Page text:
Chapter 38: The Human Endocrine System
- An endocrine gland is an organ that secretes a hormone directly into the bloodstream.
- A hormone is a chemical messenger secreted by an endocrine gland directly into the bloodstream where it travels to a target organ/tissue where it exerts a specific effect.
The locations of the various endocrine glands are shown below:
- Exocrine gland is an organ that secretes its product into a duct.
- Endocrine gland secretes its product directly into the bloodstream.
Endocrine action versus nerve action:
- Endocrine action is slow, prolonged, and chemical in nature.
- Nerve action is fast, short-lived, and electrical in nature.
Hypothalamus: secretes hormones that control the secretions of the pituitary, e.g. growth hormone releasing hormone
Pineal: secretes melatonin – regulates biorhythms such as sleep and menstrual cycle
Pituitary (master gland) – controls all other glands: secretes many hormones – one example is growth hormone (GH) stimulates protein synthesis and bone elongation (growth)
Thymus: secretes thymosin which helps white blood cells (that are made in the bone marrow) to mature into active immune cells
Pancreas: the islets of Langerhans in the pancreas secrete insulin which stimulates all cells to absorb glucose
- Diabetes results if there is no insulin or lack of insulin in the body
- Insulin is used as a hormone supplement to treat type I diabetes
Adrenals: secrete adrenaline (‘fight or flight’ hormone) which is secreted in times of stress or danger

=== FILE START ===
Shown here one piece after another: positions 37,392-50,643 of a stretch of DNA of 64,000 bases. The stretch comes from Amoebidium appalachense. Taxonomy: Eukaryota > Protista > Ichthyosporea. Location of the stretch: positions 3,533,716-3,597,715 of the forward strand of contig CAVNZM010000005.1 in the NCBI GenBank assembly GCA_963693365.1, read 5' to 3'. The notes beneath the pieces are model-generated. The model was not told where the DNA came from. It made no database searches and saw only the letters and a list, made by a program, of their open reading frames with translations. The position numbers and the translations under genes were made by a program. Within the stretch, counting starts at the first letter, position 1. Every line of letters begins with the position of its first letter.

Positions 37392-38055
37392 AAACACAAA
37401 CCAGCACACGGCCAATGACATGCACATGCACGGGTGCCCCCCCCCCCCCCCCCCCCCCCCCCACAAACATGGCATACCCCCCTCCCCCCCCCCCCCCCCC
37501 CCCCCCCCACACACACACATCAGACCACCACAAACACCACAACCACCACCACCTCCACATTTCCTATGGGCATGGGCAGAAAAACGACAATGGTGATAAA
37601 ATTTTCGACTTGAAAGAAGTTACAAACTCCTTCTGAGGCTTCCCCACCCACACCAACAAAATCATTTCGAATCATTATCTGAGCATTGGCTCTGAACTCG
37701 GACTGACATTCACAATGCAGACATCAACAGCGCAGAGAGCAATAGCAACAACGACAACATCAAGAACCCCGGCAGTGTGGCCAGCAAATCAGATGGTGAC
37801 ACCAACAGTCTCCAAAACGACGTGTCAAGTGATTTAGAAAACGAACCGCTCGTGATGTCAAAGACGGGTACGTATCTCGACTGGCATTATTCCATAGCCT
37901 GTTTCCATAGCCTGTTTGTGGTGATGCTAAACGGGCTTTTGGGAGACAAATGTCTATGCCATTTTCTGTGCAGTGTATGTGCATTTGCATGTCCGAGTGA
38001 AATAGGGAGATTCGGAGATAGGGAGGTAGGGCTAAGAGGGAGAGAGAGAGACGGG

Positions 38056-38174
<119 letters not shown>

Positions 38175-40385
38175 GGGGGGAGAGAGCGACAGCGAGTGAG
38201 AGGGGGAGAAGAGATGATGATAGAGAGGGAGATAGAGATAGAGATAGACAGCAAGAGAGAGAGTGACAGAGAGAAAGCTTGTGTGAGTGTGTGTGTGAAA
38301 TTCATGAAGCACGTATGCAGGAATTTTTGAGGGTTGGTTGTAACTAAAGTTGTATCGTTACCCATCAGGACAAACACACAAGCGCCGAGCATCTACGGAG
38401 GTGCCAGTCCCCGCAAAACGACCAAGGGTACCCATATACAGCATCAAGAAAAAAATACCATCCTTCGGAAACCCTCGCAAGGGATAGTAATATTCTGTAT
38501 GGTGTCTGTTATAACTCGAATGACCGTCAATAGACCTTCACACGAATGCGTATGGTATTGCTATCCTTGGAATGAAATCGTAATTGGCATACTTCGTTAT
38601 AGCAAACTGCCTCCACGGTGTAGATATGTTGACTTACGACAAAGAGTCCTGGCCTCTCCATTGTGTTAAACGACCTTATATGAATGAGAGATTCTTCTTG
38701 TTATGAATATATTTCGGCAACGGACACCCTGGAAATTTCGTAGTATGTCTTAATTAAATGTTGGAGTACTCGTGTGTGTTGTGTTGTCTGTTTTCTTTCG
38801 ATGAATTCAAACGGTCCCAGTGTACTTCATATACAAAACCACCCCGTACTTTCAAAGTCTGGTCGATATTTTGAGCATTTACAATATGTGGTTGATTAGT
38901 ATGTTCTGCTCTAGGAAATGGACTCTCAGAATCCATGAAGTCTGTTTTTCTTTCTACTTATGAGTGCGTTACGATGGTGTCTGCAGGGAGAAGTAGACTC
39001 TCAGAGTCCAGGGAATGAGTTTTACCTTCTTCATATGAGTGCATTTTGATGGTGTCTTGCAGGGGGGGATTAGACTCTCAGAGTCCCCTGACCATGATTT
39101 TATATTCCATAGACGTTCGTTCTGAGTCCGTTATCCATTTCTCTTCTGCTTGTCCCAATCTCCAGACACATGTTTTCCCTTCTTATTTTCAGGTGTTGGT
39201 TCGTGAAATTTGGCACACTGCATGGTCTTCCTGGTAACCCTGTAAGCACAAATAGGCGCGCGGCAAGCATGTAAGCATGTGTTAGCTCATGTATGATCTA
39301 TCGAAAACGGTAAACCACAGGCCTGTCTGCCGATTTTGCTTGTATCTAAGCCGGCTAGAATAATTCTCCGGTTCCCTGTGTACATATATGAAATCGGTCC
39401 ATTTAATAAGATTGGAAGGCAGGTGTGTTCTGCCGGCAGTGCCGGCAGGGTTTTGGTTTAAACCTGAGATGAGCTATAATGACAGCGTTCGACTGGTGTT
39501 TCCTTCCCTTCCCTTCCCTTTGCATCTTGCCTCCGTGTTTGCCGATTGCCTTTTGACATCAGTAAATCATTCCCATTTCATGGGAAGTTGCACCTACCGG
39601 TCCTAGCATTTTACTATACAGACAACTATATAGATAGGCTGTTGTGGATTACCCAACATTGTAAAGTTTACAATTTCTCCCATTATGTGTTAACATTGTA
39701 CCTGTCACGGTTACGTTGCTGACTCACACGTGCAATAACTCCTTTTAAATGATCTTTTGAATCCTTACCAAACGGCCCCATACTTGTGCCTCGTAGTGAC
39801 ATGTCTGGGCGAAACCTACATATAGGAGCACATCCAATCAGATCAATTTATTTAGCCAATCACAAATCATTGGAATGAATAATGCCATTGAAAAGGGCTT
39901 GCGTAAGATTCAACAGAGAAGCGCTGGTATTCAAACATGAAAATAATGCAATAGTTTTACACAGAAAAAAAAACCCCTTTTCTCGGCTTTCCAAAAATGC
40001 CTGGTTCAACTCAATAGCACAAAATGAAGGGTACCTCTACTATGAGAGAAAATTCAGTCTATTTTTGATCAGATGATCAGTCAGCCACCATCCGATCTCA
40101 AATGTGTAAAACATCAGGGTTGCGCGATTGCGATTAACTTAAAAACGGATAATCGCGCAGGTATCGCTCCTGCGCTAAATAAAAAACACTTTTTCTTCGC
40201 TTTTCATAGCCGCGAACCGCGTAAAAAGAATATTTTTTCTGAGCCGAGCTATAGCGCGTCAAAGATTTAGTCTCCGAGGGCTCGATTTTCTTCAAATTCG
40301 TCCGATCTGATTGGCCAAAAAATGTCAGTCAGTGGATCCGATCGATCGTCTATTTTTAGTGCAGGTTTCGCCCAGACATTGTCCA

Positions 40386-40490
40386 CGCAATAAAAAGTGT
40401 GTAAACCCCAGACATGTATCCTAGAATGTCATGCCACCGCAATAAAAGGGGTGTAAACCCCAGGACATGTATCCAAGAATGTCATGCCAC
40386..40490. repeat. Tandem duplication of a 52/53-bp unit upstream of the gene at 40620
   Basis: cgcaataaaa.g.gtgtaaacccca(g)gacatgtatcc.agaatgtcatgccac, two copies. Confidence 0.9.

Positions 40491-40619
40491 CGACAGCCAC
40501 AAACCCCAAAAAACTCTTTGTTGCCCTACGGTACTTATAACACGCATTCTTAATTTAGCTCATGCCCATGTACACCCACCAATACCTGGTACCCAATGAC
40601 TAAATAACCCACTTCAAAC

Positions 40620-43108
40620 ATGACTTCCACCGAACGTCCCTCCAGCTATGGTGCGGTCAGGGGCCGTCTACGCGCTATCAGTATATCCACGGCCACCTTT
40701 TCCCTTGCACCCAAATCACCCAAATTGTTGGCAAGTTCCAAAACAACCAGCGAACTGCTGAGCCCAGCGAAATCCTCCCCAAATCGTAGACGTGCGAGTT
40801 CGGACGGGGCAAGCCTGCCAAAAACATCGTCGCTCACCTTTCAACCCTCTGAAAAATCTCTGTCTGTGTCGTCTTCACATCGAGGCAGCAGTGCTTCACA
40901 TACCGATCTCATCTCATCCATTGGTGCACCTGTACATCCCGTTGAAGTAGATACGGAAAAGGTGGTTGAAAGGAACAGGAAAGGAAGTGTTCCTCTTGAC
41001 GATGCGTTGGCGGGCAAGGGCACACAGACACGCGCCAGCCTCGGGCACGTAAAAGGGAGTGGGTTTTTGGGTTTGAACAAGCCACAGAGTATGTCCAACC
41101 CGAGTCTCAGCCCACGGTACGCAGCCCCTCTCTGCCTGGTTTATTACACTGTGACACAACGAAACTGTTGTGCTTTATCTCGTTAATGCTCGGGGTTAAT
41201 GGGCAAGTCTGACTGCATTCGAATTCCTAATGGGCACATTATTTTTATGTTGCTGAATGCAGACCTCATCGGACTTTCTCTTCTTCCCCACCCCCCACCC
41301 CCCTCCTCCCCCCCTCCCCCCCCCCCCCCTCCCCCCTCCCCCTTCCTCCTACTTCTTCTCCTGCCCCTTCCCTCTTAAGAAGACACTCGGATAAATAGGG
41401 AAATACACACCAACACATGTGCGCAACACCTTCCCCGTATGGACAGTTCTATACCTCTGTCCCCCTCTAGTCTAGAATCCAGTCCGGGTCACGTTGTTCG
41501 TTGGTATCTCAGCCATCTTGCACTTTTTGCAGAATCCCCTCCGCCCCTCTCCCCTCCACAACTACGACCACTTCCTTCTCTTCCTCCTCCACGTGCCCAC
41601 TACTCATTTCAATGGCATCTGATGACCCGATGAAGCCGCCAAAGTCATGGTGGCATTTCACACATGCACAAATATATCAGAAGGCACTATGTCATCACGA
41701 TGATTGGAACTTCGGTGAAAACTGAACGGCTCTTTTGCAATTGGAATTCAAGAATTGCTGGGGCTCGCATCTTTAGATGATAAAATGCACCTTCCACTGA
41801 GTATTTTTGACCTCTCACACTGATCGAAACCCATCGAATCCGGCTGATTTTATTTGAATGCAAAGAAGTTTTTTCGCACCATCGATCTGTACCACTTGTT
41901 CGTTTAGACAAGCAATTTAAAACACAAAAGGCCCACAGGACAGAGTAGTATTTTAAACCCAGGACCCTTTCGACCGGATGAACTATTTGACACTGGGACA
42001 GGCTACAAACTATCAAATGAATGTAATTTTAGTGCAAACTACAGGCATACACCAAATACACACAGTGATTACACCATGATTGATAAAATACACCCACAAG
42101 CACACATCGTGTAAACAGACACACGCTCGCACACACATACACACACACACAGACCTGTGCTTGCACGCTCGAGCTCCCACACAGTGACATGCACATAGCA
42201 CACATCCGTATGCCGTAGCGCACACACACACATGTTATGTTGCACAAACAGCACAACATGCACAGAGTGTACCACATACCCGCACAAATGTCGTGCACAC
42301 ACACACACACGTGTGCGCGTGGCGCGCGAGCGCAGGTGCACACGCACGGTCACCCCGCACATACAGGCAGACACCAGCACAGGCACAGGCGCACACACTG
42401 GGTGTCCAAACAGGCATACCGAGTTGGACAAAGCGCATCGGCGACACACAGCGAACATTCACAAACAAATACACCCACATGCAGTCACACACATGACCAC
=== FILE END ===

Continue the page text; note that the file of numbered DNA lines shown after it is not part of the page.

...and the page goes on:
– Increases blood flow to the brain and muscles
– Decreases blood flow to the skin and internal organs such as the intestines and kidneys
– Dilates the bronchioles allowing more air in
– Increases blood glucose levels
– Increases heart rate
- Ovaries: secrete oestrogen (stimulates changes that occur at puberty in females) and progesterone which are both involved in the menstrual cycle and in preparing the female body for a possible conception
- Testes: secrete testosterone which stimulates the changes that occur in the male at puberty and also help to maintain these changes (called secondary sexual characteristics)
– Anabolic steroids act in the same way in which testosterone acts – builds up muscle – therefore, anabolic steroids are used by body-builders and they have also been used (illegally) by athletes to boost athletic performance
- Thyroid: secretes thyroxine which increases metabolism
- Parathyroid: secretes parathormone which stimulates release of calcium from bone
- Goitre (swelling of the thyroid gland)
- Low metabolic rate and mental retardation (cretinism in children)
- Tiredness, fatigue
- Weight gain (fluid build up – oedema)
- Thyroxine is administered (tablets)
- Iodine is administered (tablets)
Excess of thyroxine leads to:
- Bulging eyeballs
- Increased appetite
- Heat intolerance
- Surgical removal of part of the thyroid
- Anti-thyroid drugs
- Administration of radioactive iodine
- When thyroxine levels rise above normal:
- Pituitary stops secreting thyroid-stimulating hormone (TSH) thereby causing the thyroid to reduce secretion of thyroxine
- When thyroxine levels fall below normal:
- Pituitary starts secreting TSH causing the thyroid gland to secrete more thyroxine
- When iodine is completely absent from diet thyroxine cannot be made – therefore, pituitary keeps secreting TSH which builds up to extreme levels in the thyroid causing goitre